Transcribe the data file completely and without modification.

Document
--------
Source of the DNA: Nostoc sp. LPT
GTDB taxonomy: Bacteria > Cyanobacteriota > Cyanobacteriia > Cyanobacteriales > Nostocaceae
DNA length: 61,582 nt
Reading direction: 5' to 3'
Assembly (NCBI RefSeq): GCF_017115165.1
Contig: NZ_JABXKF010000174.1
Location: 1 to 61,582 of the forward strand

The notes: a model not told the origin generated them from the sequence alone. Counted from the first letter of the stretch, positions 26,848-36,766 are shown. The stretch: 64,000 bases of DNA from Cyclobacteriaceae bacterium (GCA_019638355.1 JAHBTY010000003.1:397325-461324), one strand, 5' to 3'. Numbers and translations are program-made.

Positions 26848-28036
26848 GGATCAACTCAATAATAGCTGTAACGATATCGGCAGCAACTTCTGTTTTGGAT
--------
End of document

Source of the DNA: Nostoc sp. LPT
GTDB taxonomy: Bacteria > Cyanobacteriota > Cyanobacteriia > Cyanobacteriales > Nostocaceae
DNA length: 61,582 nt
Reading direction: 5' to 3'
Assembly (NCBI RefSeq): GCF_017115165.1
Contig: NZ_JABXKF010000174.1
Location: 1 to 61,582 of the forward strand

The notes: a model not told the origin generated them from the sequence alone. Counted from the first letter of the stretch, positions 26,848-36,766 are shown. The stretch: 64,000 bases of DNA from Cyclobacteriaceae bacterium (GCA_019638355.1 JAHBTY010000003.1:397325-461324), one strand, 5' to 3'. Numbers and translations are program-made.

Positions 26848-28036
26848 GGATCAACTCAATAATAGCTGTAACGATATCGGCAGCAACTTCTGTTTTGGAT